Fine.  But then my new favorite woman Yassine Fall from UNIFEM took the mic and told him the reason why girls don’t go to school was that structural adjustment from the IMF has stopped governments from investing in public goods like education and eliminating school fees.   Policy is the problem, not as Kristof suggested, men spending less of the family income on alcohol and entertainment and more on education and health. She said his analysis was demonizing African men as irresponsible fathers who only drink beer.  The confrontation was an exciting moment in the fancy hotel ballroom.

Well, its too late for Kristof to add Yassine’s perspective in his upcoming book called “Half the Sky” all about women’s rights.  He both opened and closed his speech saying: “I truly believe the struggle of the 21st century is a struggle for greater gender equity in the world.” Good messaging — take note women’s funds!

SMS and awareness raising about the African Women’s Rights Protocol

March 5, 2008 at 9:47 pm | Posted in Uncategorized | 1 Comment
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African Women’s Protocol

Though I am a few years late reporting this, I was excited to learn that women used an SMS campaign that spanned Africa to get governments to ratify the African Women’s Protocol of Rights. Though it took eight years of negotiation to create the protocol, now ratified by 23 out of 53 African countries– the real challenge remains getting the word out.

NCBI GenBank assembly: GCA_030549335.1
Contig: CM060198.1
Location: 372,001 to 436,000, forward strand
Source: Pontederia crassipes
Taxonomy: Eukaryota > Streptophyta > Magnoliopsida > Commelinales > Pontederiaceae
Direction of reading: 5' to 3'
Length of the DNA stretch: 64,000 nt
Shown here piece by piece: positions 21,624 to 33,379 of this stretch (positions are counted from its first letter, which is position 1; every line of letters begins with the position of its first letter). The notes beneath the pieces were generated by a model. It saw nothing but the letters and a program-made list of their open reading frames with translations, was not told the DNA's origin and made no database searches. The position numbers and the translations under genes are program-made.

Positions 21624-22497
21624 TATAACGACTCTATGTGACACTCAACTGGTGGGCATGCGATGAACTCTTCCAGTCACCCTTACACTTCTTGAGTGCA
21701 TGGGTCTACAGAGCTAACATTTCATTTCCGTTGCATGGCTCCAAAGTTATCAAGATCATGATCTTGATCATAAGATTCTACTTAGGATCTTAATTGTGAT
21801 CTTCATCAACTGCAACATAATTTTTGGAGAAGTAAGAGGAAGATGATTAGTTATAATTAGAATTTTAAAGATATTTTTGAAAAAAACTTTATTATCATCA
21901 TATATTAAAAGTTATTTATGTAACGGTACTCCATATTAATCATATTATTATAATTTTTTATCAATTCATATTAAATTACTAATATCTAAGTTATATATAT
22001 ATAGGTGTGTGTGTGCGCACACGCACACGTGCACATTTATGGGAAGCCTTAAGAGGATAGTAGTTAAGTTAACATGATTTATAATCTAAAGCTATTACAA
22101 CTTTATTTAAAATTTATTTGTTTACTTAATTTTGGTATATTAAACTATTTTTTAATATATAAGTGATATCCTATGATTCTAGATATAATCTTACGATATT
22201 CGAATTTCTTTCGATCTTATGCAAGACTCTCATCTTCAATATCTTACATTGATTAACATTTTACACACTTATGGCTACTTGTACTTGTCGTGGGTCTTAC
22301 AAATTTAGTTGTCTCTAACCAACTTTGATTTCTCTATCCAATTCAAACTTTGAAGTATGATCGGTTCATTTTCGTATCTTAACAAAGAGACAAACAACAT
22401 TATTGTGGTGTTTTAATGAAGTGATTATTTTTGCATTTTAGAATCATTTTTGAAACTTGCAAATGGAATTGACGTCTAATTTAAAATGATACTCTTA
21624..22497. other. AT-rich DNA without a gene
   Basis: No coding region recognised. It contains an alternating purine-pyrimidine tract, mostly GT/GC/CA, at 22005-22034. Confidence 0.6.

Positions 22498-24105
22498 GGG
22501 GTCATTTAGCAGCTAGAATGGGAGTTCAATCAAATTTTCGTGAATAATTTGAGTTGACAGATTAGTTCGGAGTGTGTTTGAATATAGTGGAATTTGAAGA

The protocol is significant because it is able to address cultural and traditional practices specific to Africa, such as polygamy, female genital mutilation (FGM), land ownership, and sexual cleansing. But once the protocol was written, the struggle for implementation and awareness was just beginning. It received significant media coverage, but to reach grassroots women, community organizers used flip charts to explain to women that they have rights.

“Assisting women to demand the rights of the protocol is challenging because most women are not literate. We have to ensure every woman knows about the protocol, it is a big issue,” said Rose Gawaya, Oxfam Global Gender Adviser, speaking to the Commission on the Stats of Women.

Oxfam has even conducted a study of awareness levels about the protocol since it entered into force in 2004.

The charter is gaining traction in some countries legal systems. In Zambia, the Protocol has been used to implement a new policy that requires 30% of advertised land to go to women in title.

Still, educating women parliamentarians about the protocol and the importance of rights policies for women is urgently needed. Even when women have political power, it does not mean they can enforce their rights.

In Mozambique, where 92 out of 252 parliamentarians are women, a bill on violence against women has been stalled in the legislature for one year. According to women advocates, no one is supporting it, and the women in power in the parliament do not have enough power to influence processes.

Many women’s rights advocates have the protocol at the center of their work, using it as a catalyst for policy change and teaching about human rights. “This is a tool that can be used in national development strategies because it is a legitimate tool for governments, but it was created by women’s movement and articulates struggles of domestic violence and widowhood,” said Gawaya.